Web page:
Is the book of Genesis real or fiction? This is an age-old question. There are many thousands of Christians, who believe that Genesis is the absolute word of God. Many of these people believe that Moses wrote the book of Genesis, and believe that God himself told him what to write. Those who believe Moses wrote it really believe that God created the heaven and earth as well as all living things including man.
Then there are those who believe Genesis is nothing more than fiction. They do not believe that Moses or anyone else wrote Genesis. They do not believe that God created the heaven or earth. They believe we evolved from either fish or monkeys. They believe Genesis is nothing more than a fairytale written a long time ago. That is why when we look at the age-old question about the authorship of Genesis. We most look at three very important perspectives about, which may or may not have written Genesis. The first perspective we will look at is the belief that Moses is the author of Genesis. The second perspective we will look at, is the belief that Moses and many other authors wrote the book of Genesis. The third perspective is that Moses didn’t write Genesis at all, many historians and theologians believe that different writers contributed to the writings of Genesis.
When looking at that perspective that Moses was the sole author of Genesis. We must understand that this belief is deeply held by many conservative scholars and most of the Christian world. Those who believe that Moses was the author of Genesis, believe there are three ways which Moses transmitted Genesis. The first method was by direct revelation from God. Those who believe this believe that God spoke and told Moses what to write. These people believe that, “All scripture is given by the inspiration of god,” (II Timothy 3:16). They also believe the Bible is infallible word of God and cannot lie, so when Jesus Christ himself stated, ” And at the beginning Moses and all prophets he expounded unto them in all the scriptures the things concerning himself. These are the words which I spoke unto you, while I was yet with you, that all things must be fulfilled, which were written in the law of Moses, and in all the psalms concerning me” (Luke 24:27,44).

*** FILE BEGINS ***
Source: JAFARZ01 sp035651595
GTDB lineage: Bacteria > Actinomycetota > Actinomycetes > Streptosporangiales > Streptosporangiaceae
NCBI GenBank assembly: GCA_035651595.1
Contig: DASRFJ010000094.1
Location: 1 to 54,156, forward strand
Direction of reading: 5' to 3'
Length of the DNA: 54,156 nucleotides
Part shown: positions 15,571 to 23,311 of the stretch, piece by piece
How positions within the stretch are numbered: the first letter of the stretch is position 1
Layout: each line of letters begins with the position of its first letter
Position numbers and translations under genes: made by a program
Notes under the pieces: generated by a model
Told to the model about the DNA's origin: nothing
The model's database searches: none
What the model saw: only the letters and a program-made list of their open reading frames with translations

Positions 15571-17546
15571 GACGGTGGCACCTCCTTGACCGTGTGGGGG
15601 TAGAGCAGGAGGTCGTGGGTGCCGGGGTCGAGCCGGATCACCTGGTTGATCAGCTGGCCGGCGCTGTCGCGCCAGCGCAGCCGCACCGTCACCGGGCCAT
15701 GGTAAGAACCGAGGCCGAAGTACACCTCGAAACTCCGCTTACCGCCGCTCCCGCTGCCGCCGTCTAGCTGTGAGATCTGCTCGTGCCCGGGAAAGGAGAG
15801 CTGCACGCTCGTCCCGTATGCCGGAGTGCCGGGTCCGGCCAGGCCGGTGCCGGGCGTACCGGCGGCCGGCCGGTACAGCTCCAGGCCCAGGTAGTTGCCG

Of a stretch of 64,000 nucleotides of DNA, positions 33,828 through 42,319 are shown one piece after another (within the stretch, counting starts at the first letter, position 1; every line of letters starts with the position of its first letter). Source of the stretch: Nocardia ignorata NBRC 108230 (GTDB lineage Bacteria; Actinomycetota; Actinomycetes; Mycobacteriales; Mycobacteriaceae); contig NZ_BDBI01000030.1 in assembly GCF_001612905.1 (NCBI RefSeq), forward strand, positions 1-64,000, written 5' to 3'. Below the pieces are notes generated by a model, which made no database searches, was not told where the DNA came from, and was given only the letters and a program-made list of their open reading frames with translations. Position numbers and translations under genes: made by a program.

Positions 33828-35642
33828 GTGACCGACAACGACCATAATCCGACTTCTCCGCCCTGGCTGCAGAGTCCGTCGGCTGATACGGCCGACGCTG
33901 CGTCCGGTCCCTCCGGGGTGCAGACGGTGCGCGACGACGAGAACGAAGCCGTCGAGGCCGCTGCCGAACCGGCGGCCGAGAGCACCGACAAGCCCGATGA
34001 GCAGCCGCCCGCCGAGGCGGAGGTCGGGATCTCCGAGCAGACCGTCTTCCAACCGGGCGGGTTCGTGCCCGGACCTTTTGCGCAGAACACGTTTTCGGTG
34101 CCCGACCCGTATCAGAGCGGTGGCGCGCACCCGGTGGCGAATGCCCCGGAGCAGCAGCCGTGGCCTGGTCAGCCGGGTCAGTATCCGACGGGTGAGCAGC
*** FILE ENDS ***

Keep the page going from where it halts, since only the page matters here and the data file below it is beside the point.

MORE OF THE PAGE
Self-Education in Mary Shelley’s Frankenstein
The Importance of Self-Education in Frankenstein
Mary Shelley’s Frankenstein tells a story about the creation and the destruction of a man considered by society to be a “monster”. In the novel, there is profound meaning to be found in the monster’s self-education. Patterned after the evolution of human learning, the monster’s spontaneous learning proceeds through major stages. First, is the accidental discovery of fire, this is followed by a realization by the monster that knowledge yields power.
Similar with human history, the finding of fire is the first step of the creature’s learning. In the beginning of Frankenstein, Victor Frankenstein, the scientist who applies what he has studied, conjoins different parts of corpses by surgical operation and produces a monster with horrible appearance; yet, he forsakes what he has made. Not knowing what to do, the creature wanders in the wildness and suffers from freezing temperature. The serious matter, which it is facing, is how to keep him alive. Accidentally, he finds fire. In addition to it, the creature amazingly learns the way of keeping fire.
One day, when I was oppressed by cold, I found a fire which had been left by some wandering beggars, and was overcome with delight at the warmth I experienced from it¡K. I examined the materials of the fire, and to my joy found it to be composed of wood. I quickly collected some branches; but they were wet, and would not burn¡K. The wet wood which I had placed near the heat dried, and it self became inflamed. I discovered the cause, and busied my in collecting a great quantity of wood, that I might dry it, and have a plentiful supply of fire.
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…ctor; therefore, the situation is totally out of control.
To the end, Frankenstein breaks through the barrier that separates man from God, and apparently becomes the giver of life, but all he actually can give is death-in-life.4It is Frankenstein who disorders the law of nature and the monster inherits his mistake, abusing knowledge. Originally, the main intention of the creature’s self-education is to learn the skills of survival as well as improvement of life, and the motivation of the learning is basically good. But disobeying the principle of nature makes these self-educators become self-destroyers. The fiction, as a result, ends with a tragic way. All three of the narrators in the novel are self-educated, and fall victim to this problem; seeking knowledge in solitude, they are condemned to find only a more distressing knowledge of solitude.